9. Barnea O, Jaron D. A new method for the estimation of the left ventricular pressure-volume area. IEEE Trans Biomed Eng. 1990; 37:109-111.

10. Chang KC, Kuo TS. Single-beat estimation of the ventricular pumping mechanics in terms of the systolic elastance and resistance. J Theor Biol. 1997; 189:89-95.

11. Kubota T, Alexander J Jr, Itaya R, Todaka K, Sugimachi M, Sunagawa K, Nose Y, Takeshita A. Dynamic effects of carotid sinus baroreflex on ventriculoarterial coupling studied in anesthetized dogs. Circ Res. 1992; 70:1044-1053.

12. Sunagawa K, Maughan WL, Burkhoff D, Sagawa K. Left ventricular interaction with arterial load studied in isolated canine ventricle. Am J Physiol. 1983; 245:H773-H780.

13. Fick A. Uber die Messung des Blutquantums in den Herzventrikeln. Sitz der Physik-Med ges Wurtzberg. 1870.

14. Fukuta H, Little WC. The cardiac cycle and the physiological basis of left ventricular contraction, ejection, relaxation, and filling. Heart Fail Clin. 2008; 4:1-11.

15. Vincent JL. Understanding cardiac output. Crit Care. 2008; 12:174-176.

16. Little WC. Assessment of normal and abnormal cardiac function. In: Braunwald; Zipes; Libby, editors. Heart disease: A text book of cardiovascular medicine. 6. Philadelphia: W.B. Saunders Company; 2001. p. 479-502.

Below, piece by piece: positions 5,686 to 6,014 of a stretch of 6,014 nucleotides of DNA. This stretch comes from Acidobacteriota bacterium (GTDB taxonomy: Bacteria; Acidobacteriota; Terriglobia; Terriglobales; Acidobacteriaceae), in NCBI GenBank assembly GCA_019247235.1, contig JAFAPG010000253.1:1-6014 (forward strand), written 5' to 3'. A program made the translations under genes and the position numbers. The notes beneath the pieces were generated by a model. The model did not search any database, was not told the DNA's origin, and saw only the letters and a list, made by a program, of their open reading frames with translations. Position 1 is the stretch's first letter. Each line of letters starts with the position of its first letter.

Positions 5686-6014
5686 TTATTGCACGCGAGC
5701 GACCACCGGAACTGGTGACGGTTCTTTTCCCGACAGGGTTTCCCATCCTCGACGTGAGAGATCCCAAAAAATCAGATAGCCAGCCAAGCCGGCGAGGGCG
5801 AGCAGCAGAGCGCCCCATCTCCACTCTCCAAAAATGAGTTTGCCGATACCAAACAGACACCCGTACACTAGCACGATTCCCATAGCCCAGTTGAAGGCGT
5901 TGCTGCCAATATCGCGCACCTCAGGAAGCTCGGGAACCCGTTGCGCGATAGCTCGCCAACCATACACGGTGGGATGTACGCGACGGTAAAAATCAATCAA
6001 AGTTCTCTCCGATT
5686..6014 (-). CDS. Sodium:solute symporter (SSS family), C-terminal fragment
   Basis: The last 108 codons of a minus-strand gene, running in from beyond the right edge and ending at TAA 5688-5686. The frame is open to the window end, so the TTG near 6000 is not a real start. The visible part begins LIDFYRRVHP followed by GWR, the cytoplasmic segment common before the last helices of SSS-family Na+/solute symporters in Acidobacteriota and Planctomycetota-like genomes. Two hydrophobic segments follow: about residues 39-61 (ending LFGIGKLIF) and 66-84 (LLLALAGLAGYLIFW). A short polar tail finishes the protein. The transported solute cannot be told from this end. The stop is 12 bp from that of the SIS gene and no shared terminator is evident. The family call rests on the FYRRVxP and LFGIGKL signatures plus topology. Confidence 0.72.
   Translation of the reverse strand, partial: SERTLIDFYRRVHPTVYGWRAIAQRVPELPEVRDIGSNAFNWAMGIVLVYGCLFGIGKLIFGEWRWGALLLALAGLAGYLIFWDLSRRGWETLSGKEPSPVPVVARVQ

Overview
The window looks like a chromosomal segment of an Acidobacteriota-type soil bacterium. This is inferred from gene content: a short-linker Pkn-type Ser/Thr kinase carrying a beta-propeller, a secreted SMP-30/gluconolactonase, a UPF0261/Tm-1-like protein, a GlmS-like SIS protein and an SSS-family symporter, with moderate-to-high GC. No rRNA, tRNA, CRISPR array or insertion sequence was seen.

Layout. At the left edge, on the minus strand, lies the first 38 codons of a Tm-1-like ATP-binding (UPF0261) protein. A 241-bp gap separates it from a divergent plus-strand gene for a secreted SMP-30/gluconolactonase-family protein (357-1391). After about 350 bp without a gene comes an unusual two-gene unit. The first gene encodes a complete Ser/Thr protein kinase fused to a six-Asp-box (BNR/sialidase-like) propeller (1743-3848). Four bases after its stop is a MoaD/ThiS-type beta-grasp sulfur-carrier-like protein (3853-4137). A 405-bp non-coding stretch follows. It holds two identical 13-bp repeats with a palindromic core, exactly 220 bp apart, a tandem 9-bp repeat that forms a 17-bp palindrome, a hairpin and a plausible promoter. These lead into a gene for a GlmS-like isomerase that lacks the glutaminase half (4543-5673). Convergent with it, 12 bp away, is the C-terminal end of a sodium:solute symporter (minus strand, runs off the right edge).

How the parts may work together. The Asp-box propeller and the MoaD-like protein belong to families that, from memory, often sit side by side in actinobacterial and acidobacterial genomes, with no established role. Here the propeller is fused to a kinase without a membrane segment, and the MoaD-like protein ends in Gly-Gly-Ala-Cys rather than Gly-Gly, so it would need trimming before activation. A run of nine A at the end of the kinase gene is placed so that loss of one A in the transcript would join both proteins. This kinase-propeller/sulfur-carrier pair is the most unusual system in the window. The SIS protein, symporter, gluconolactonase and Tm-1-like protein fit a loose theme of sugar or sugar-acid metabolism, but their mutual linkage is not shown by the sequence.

17. Borow KM, Henderson IC, Neuman A, Colan S, Grady S, Papish S, Goorin A. Assessment of left ventricular contractility in patients receiving Doxorubicin. Ann Intern Med. 1983; 99:750-756.

18. Ginzton LE, Laks MM, Brizendine M, Conant R, Mena I. Noninvasive measurement of the rest and exercise peak systolic pressure/end-systolic volume ratio: a sensitive two-dimensional echocardiographic indicator of left ventricular function. An Coll Cardiol. 1984; 4:509-516.

19. Burkhoff D, Sagawa K. Ventricular efficiency predicted by an analytical model. Am J Physiol. 1986; 250:R1021-R1027.

20. Westerhof BE, Guelen I, Westerhof N, Karemaker JM, Avolio A. Quantification of wave reflection in the human aorta from pressure alone: a proof of principle. Hypertension. 2006; 48:595-601.